A pilot scheme has been launched in GP surgeries in Lewisham and North Staffordshire to improve healthcare professionals' knowledge, attitudes and behaviour around mental health.
The pilot is designed and run by anti-stigma campaign Time to Change. It was devised after research showed that people with mental health problems still face significant discrimination in primary care services. With 9 in 10 people with a mental health problem only seen in primary care, Time to Change says it is vital that they are able to receive the support they need without facing prejudice.
As part of the project, which is funded by the Big Lottery Fund, Time to Change trainers, who have themselves experienced mental health problems, will work with everyone from GPs and nurses to reception staff to deliver two specially designed training tools. This approach has been taken following the evaluation of an earlier pilot among primary care staff, which found that when asked whether they would be willing to work with someone who had a mental health problem, 76% agreed before the training but 92% agreed afterwards.
The first tool will see staff receiving a 10-minute face-to-face conversation with a trainer. The trainer will discuss their experience of primary care and share stories of the stigma or discrimination they have faced there. The trainer and the healthcare professional will then work together to agree ways they could make adjustments to their practice such as having literature available for patients about mental health problems.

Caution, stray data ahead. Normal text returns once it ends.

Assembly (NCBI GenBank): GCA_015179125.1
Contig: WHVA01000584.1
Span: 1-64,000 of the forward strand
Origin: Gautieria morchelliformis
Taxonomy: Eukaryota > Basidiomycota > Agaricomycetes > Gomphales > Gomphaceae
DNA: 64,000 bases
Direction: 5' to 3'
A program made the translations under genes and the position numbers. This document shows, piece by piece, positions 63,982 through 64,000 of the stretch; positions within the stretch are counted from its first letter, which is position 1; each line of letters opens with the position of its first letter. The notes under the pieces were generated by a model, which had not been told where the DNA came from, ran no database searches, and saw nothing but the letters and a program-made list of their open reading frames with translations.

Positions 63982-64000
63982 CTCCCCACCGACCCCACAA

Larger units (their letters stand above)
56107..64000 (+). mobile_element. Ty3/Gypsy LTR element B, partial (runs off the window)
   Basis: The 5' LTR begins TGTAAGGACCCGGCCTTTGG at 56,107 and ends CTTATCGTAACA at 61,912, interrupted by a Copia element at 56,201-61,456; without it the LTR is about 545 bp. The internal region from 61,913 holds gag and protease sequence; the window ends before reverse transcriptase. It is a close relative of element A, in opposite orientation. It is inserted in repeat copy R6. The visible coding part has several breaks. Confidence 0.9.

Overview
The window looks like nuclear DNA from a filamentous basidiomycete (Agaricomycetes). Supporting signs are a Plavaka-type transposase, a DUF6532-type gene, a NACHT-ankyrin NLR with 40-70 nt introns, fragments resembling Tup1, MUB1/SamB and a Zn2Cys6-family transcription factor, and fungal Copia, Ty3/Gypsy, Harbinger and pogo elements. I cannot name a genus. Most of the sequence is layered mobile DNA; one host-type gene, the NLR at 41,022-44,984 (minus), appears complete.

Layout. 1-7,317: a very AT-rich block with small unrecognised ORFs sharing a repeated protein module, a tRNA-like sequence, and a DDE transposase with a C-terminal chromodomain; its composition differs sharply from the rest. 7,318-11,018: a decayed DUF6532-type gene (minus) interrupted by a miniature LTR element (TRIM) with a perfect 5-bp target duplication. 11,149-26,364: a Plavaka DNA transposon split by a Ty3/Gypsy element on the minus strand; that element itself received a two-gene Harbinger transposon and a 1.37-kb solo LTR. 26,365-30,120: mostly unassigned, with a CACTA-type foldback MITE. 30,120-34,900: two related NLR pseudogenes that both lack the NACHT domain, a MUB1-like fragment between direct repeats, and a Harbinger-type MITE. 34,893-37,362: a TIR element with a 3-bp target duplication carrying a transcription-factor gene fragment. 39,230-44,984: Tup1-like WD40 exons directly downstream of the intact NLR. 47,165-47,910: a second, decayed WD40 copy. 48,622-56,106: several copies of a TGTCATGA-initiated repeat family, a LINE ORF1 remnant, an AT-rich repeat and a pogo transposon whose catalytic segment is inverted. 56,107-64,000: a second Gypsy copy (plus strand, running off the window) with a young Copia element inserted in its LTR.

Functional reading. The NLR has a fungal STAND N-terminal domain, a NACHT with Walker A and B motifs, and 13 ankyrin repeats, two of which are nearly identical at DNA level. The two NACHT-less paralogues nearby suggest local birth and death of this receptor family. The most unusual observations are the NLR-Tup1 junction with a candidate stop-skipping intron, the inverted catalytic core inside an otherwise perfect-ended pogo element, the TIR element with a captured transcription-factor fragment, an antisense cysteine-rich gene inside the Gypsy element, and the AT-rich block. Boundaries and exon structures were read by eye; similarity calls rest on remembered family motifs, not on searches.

A second tool is available online so that GPs and primary care staff can continue their learning in their own time. The tool will bring together bite-size information and links to resources to make the training more feasible for busy surgeries. Three topics will be covered including; ‘Being more mental health aware; ‘Making adjustments in surgeries’ and ‘Physical vs mental health’.
The training runs until March 2013 and aims to train 300 healthcare professionals. The trainers will aim to train a range of people in each primary care setting to get the whole practice thinking and talking about how they can support people with mental health problems.
If successful it is hoped that the project will become self-funded and be commissioned in other areas.
Sue Baker, director of Time to Change, said: “There is evidence that people are still reporting discrimination when using primary care services. At the same time, GPs and other primary care staff also say that they don't get enough training on mental health. That is what has led to the piloting of this new bite-size training package, which is being delivered by people who have themselves used primary care services for mental health problems. After building up an evidence base, we would ultimately like to see this available in GP practices across the country.”